OPPO's new phone has a mechanical-camera: Game-changer or bad idea?
In a bid to kill the 'notch' popularized by the iPhone X, and move towards truly bezel-less phones, OPPO has taken a rather radical step. Instead of having a cut-out on the screen for a selfie camera, a mechanical camera module slides up from the top of the OPPO Find X for selfies, photography, and facial recognition-based unlocking. Super cool, but is it practical?
First off, here are the specs of OPPO Find X
OPPO's flagship Find X, priced around $1,150, will have a screen-to-body ratio of 93.8%, and will come with 6.45-inch AMOLED screen, a Snapdragon 845 processor, 8GB RAM, 256GB internal storage, a 25MP front camera, dual 16MP rear cameras, and a big, fast-charging 3,730mAh battery.
OPPO's Find X follows in the footsteps of Vivo's Nex
Following on the footsteps of Vivo's recent unveiling of the Nex phone which features a smaller pop-up selfie camera, the OPPO Find X takes it a step further with a completely mechanical sliding camera module. It's nice to see Android phones coming up with innovative, original design ideas, rather than downright aping whatever Apple does, but these new designs might lead to some issues.
What the Vivo Nex offers under the hood
Vivo Nex, on the other hand, sports a massive 8.59-inch FHD+ Super AMOLED display, and will come with a Snapdragon 845 SoC processor, 8GB RAM, 256GB internal storage, an 8MP front camera, a 12MP+5MP dual rear camera, and a sizeable 4,000mAh battery.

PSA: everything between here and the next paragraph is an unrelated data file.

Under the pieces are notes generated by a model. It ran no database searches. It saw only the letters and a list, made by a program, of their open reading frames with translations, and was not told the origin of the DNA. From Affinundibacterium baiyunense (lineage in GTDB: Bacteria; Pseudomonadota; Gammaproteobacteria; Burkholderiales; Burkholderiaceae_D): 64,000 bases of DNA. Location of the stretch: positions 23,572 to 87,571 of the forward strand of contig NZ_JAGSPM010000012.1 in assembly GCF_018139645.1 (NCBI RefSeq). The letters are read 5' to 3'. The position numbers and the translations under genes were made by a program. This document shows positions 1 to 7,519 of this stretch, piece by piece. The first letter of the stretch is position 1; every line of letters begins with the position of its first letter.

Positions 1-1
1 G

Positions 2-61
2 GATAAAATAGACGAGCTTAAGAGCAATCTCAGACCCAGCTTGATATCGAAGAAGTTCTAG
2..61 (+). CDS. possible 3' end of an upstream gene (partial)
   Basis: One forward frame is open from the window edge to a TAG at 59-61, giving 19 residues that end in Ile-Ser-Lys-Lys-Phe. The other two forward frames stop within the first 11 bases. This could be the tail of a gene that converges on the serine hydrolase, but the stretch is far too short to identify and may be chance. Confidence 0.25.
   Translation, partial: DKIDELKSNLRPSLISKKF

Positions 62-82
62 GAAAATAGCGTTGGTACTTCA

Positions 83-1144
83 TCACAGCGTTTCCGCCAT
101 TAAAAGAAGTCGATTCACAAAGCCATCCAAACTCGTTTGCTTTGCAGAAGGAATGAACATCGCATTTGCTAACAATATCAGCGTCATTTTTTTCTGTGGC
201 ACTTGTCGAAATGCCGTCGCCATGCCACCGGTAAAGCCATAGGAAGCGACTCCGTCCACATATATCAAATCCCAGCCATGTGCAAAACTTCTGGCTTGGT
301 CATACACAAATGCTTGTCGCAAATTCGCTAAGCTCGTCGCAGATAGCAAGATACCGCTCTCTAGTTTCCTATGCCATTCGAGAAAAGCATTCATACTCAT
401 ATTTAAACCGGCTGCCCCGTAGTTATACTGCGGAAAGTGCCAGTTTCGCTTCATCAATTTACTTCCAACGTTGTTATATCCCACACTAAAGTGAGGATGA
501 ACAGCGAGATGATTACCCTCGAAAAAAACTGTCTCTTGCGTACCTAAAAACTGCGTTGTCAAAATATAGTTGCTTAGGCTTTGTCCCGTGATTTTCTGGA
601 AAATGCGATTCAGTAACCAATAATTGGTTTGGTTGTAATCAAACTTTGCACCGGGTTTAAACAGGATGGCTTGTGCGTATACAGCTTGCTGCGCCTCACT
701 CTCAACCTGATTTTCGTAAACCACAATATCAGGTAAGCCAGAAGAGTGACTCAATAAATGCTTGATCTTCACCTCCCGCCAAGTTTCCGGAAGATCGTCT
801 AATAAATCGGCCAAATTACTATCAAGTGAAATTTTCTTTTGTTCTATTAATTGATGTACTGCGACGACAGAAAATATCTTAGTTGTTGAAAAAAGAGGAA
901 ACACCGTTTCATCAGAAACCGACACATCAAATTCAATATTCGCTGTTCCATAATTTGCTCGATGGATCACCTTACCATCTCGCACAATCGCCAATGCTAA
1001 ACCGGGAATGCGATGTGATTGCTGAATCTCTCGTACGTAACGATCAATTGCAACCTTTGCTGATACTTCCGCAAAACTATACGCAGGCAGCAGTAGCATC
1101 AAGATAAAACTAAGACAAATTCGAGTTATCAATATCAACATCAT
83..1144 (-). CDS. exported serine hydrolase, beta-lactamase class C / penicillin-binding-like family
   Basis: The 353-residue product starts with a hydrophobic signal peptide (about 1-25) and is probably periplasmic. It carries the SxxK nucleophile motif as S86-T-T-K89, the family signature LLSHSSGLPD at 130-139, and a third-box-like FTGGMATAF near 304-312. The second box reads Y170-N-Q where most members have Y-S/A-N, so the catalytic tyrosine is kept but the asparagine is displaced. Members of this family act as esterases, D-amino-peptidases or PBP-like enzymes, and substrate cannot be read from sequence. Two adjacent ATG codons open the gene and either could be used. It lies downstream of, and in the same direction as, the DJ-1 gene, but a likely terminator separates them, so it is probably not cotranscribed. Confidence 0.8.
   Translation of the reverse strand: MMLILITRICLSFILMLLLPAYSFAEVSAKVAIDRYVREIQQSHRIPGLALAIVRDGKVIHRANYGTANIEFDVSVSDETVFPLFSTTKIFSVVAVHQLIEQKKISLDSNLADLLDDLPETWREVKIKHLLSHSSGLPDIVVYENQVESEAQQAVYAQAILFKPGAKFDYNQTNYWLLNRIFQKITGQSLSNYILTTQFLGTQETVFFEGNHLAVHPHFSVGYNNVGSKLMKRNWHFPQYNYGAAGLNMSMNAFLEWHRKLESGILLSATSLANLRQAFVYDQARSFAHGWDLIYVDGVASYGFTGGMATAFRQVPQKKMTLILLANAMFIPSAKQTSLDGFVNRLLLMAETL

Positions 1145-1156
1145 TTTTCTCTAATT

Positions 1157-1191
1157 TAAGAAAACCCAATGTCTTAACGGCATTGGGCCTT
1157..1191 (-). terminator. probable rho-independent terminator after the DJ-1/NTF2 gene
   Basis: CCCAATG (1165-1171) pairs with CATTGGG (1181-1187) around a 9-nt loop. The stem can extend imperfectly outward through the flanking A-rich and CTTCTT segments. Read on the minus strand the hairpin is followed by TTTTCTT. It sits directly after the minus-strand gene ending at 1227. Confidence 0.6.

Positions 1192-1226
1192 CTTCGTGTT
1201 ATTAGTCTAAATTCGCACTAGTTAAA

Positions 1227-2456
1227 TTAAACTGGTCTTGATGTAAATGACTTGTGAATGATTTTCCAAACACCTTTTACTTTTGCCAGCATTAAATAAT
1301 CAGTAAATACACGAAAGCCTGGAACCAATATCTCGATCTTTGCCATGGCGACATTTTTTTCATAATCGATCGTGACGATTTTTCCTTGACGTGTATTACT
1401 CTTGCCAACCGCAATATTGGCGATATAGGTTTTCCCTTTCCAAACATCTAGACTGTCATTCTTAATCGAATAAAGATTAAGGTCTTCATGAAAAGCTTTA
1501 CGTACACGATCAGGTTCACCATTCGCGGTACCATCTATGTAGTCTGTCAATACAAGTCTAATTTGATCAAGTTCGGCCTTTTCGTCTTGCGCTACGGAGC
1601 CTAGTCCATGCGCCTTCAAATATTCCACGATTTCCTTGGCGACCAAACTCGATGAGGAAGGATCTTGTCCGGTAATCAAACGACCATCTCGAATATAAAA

Sliding camera modules have several potential problems
According to The Verge, mechanical sliders can cause a whole host of new problems. To start with, exposing a phone's internal organs every time the front camera is needed might hamper its water resistance - something which has become extremely crucial for smartphones today. Secondly, fitting these glass-bodied phones with protective cases might just prove to be impossible owing to the sliding camera modules.
It's unlikely that Nex, Find X will have top-notch cameras
Additionally, dust, sweat, and all sorts of undesirable particles might make their way into the sliding modules, adding to complications. Then there's also a problem for camera purists - it's highly unlikely that OPPO and Vivo will be able fit in top-notch cameras in the sliders. Great imaging equipment requires depth to fit in an array of lenses, which is difficult in this setup.
The sliders might also negatively affect battery life
Further, there's also a question about the implications of the mechanical sliders on the phone's battery life - repeatedly triggering a pop-up and pop-down is bound to come with additional power costs, and might negatively affect battery life. Also, there's the general problem of durability - adding mechanical components to any device, regardless of quality, leads to a loss in durability in general.
OPPO and Vivo wanted attention, and they'll get it
It'd be naive to assume that OPPO and Vivo didn't foresee the aforementioned problems, which leads us to the question of why they've taken this step. Both the companies have grand ambitions outside China, and such radically different designs are bound to attract global attention to the companies' wares. Simply speaking, the slider idea might be bad, but it should be great for business.